FTC Launches New Inquiry Into Facebook Privacy Practices
Facebook is no stranger to Federal Trade Commission inquiries. And that's a good thing, seeing as the social networking giant is facing another one.
"Facebook never sought out a discussion with us beforehand about these proposed changes," Peter Kaplan, a spokesman for the FTC, told the New York Times. "We're monitoring with the order. Part of that involves interacting with Facebook."
Fast and Loose
Consumer Watchdog, the Electronic Privacy Information Center (EPIC), the Center for Digital Democracy, Patient Privacy Rights, U.S. PIRG, and Privacy Rights Clearing House signed the letter to the FTC asking for intervention.
According to these groups, the changes will allow Facebook to routinely use the images and names of Facebook users for commercial advertising without consent. They contend the changes violate Facebook's current policies and the 2011 Facebook settlement with the FTC.
"Facebook has long played fast and loose with users' data and relied on complex privacy settings to confuse its users, but these proposed changes go well beyond that," said John M. Simpson, Consumer Watchdog's Privacy director. "Facebook's overreach violates the FTC Consent Order that was put in place after the last major privacy violation; if the Commission is to retain any of its credibility, it must act immediately to enforce that order."
Impact on Minors
The privacy groups' letter said that the proposed changes' "impact on minors is particularly pernicious." In the proposed policy Facebook asserts:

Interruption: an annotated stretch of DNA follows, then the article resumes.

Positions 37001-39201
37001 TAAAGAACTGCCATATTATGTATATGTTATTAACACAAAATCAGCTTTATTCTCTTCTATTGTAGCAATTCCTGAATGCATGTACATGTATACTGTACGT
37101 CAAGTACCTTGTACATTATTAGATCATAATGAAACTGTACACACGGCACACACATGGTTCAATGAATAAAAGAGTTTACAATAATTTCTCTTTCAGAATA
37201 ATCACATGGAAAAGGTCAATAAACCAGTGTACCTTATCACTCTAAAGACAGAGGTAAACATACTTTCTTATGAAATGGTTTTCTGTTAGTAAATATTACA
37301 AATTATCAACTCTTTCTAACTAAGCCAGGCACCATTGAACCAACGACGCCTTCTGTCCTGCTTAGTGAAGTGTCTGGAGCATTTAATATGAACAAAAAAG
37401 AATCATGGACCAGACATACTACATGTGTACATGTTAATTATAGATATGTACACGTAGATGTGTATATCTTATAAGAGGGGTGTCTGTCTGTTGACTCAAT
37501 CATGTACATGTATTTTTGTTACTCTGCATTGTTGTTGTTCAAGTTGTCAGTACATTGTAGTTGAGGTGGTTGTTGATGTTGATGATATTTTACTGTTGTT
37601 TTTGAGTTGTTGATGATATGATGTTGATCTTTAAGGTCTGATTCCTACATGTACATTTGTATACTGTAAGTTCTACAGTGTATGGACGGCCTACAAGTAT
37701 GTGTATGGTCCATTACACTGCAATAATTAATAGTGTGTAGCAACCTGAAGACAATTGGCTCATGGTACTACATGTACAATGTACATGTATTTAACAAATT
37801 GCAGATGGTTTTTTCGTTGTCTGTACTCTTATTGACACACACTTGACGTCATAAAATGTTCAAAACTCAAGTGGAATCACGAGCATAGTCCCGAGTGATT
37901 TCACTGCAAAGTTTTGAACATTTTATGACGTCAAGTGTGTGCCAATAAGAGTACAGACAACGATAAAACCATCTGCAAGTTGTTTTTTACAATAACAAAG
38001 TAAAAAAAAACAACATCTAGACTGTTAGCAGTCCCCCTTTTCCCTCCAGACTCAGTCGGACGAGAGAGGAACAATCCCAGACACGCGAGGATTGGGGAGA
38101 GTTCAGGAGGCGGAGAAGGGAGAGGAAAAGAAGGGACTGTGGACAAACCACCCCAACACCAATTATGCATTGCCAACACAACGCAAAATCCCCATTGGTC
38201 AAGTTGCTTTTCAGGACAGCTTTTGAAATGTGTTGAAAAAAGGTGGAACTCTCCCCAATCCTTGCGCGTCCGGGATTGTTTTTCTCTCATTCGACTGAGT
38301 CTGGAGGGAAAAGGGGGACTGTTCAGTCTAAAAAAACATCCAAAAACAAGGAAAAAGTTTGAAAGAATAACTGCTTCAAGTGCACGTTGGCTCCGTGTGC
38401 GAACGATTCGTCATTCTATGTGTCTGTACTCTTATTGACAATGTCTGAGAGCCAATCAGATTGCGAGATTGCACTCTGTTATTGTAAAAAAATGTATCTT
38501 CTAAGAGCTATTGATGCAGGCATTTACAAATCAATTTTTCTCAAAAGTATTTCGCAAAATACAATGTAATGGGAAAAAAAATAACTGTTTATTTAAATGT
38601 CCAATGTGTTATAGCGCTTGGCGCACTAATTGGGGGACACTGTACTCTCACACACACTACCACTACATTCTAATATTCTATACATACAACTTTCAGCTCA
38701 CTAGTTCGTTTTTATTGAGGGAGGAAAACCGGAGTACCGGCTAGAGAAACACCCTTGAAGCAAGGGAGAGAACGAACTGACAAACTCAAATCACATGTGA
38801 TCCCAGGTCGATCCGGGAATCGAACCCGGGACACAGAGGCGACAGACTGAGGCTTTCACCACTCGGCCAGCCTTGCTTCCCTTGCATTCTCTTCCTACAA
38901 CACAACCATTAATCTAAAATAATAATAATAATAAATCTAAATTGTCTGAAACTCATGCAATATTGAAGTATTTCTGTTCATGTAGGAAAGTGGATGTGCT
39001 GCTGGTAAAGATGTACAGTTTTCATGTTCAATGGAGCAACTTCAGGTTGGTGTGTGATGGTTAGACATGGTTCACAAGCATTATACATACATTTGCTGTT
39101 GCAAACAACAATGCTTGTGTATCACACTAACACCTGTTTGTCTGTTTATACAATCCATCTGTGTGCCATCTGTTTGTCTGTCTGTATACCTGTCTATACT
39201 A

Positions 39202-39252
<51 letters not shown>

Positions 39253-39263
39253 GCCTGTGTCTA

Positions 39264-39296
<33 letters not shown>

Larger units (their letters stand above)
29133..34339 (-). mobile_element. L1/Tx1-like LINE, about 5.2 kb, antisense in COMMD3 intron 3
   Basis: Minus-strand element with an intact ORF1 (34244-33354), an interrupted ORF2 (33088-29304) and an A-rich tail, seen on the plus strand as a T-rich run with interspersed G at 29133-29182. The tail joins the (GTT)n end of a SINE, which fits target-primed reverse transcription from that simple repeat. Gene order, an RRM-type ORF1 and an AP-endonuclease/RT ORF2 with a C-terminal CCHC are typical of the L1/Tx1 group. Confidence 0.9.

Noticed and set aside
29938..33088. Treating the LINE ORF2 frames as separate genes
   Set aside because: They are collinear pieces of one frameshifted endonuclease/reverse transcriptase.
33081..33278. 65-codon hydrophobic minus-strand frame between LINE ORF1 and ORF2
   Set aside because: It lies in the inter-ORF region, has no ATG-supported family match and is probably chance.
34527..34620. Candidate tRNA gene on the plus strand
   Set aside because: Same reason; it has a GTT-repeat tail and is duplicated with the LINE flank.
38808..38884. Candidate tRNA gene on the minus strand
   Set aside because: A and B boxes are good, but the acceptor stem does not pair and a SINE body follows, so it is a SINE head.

"If you are under the age of eighteen (18), or under any other applicable age of majority, you represent that at least one of your parents or legal guardians has also agreed to the terms of this section (and the use of your name, profile picture, content, and information) on your behalf."
"Such 'deemed consent' eviscerates any meaningful limits over the commercial exploitation of the images and names of young Facebook users," the groups wrote.
"We routinely discuss policy updates with the FTC, and this time is no different," Jodi Seth, a Facebook spokeswoman, told The Times in a statement. "Our updated policies do not grant Facebook any additional rights to use consumer information in advertising. Rather, the new policies further clarify and explain our existing practices."
We asked Rob Enderle, principal analyst at The Enderle Group, for his take on the latest FTC inquiry. He told us it's part of the plague of free service companies -- they have to be funded with advertising and advertisers want a lot of personal information about the people on the sites so they can better target the ads.
"That places companies like Facebook at cross purposes with the privacy rules of various governments," Enderle said. "So you are going to see this play out probably very painfully for a variety of firms but both Facebook and Google will likely be the canaries in the coal mine because of their size."